The Super Bowl was in February and College Football doesn’t start up until the fall. But in Florida, it’s still football season.
In a park, on a crisp, sunny Spring Day, one team is hard at work. Meet the Tallahassee Knights. The city’s minor league football team. For Knight’s co-owner, Rochelin Moise, starting up the team was a way to fulfill a dream.
“We started this team with the help of God pretty much, and just having faith. I started off one tryout [where] only 5 guys showed up. Second tryout: 25 guys showed up.”
The team was formed a year ago by Moise and his fiancé. He says he wanted to do something for the community, and decided to put up about $650 in fees to the Elite Amateur Football League to get started.
“It’s just my vision. I love the game of football. Trying to help these young guys also, letting them do something they love to do and, get them off the streets. Or rather, get them off the couch, I should say. Just give them something good, something positive to do around the area," Moise said.
The Knights belong to the EAFL—which includes franchises like the Putnam County Steelers and South Georgia Rams. Anyone can start a team. And there is no central governing body like the NCAA which oversees colleges.
“My brother asked me if I wanted to play, and it was something I always wanted to do so I decided to go ahead and join my boy...I like football. Just love it. It’s my sport," said Tallahassee Knights Team Captain Nick Sweet.
Sweet, who is from Quincy, has been playing football since he was in the sixth grade. He’s now 23 and is a caregiver for his father, who is wheelchair-bound.
For some of the younger players, there’s an additional incentive: a shot at the collegiate, or in some rare cases, even the professional level.
But part of the challenge of minor league football is that unlike the professional and college teams, these players have to pay their own way. Many Knights players have jobs outside of football. They pay for team fees, uniforms and travel. If they were to be paid, or have a team foot the bill, it would make them ineligible to play in college.
For other players, minor league football is a way to stay out of trouble.
That’s another issue minor league players have to overcome -- their backgrounds. The chances of a minor league player being recruited to a college is small. Even as many leagues take precautions to protect a player’s eligibility, scouts will still have questions: Why wasn’t a player recruited out of high school? What did their grades look like? Some players have had run-ins with law enforcement. And all of that means many college teams tend to shy away from minor league football players:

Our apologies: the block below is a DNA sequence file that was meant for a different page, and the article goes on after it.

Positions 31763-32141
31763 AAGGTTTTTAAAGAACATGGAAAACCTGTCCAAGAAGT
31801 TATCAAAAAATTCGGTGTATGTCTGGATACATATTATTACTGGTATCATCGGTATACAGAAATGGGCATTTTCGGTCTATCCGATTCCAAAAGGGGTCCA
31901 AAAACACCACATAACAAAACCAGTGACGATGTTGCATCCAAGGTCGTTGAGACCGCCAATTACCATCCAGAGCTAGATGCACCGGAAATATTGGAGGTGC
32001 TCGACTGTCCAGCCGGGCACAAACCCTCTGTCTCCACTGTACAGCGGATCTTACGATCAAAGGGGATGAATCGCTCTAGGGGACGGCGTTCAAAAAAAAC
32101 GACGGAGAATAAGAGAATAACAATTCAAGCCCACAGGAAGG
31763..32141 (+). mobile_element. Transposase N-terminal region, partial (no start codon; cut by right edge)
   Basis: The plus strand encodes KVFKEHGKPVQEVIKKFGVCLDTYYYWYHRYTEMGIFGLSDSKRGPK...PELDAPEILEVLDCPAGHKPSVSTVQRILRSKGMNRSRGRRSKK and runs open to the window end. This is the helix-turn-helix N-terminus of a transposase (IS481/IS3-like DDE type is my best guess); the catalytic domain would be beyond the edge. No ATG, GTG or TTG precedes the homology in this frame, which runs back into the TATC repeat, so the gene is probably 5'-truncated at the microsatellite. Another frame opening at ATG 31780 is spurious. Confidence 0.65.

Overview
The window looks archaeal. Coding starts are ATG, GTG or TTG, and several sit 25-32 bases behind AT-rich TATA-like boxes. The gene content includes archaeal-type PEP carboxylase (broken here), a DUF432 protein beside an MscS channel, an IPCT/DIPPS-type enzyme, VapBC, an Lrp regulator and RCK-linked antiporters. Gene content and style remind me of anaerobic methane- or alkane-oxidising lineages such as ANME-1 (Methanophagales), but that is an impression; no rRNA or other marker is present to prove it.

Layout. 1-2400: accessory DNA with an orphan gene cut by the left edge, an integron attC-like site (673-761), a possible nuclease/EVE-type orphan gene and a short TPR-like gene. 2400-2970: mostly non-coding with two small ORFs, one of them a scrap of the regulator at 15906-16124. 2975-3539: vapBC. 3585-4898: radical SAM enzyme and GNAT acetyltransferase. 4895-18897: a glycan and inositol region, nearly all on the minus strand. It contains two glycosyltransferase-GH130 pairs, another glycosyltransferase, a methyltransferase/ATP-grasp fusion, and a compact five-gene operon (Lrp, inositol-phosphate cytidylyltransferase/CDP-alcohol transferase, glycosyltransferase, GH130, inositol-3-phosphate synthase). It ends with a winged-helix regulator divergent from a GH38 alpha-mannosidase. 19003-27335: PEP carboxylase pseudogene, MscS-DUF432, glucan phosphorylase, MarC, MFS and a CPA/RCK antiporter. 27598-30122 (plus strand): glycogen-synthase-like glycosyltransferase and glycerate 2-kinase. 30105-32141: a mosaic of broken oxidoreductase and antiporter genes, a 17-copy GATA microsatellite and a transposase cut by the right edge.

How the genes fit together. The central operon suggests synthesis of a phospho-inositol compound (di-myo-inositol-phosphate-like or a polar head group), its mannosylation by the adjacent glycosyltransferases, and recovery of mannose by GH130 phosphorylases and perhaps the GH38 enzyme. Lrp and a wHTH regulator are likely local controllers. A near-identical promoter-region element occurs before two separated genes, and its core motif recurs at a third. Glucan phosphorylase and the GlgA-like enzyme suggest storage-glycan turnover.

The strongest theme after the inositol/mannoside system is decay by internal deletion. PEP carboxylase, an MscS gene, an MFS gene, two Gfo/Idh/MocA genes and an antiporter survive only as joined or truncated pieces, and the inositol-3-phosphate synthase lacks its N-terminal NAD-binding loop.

“You have to be, not only an outstanding player, but you have to know someone to go to a Division 1 college, and I’ll tell you why. They need everyone to be squeaky clean," said Terrance Page, President of the Florida Football Alliance, a statewide minor football league.
He says Division 1 programs aren’t likely to take a chance on a minor league player. But smaller schools, including community and junior colleges, are where minor league players have found success:
“You’re Division Three and smaller Division Two tend to take more chances. You may not get a full scholarship, you may get a partial scholarship, it just depends.”
Page says one Florida team that’s had players go on to compete at higher levels is Miami’s Magic City Bulls. A former Bulls’ player recently signed with a Canadian football league. Page says his league has been successful because many of its coaches and players are also high school and little league football coaches with connections to recruiters.
The Tallahassee Knights aren’t quite at that level yet. Co-owner Tequila Moise says she and her fiancé fellow co-owner Rochelin, are still learning the ropes of being team owners.
“Everything this year is focused on next year and being better. Before you can have a great team, it always starts with leadership and it always goes back to your organization and how you run it. And that’s where we are now.”
The Tallahassee Knights have just ended their season with a 6-6 record. Tryouts are set for June. Meanwhile, the Florida Football Alliance is currently in playoff mode, with an all-star game and Championship set for later in the month in Miami.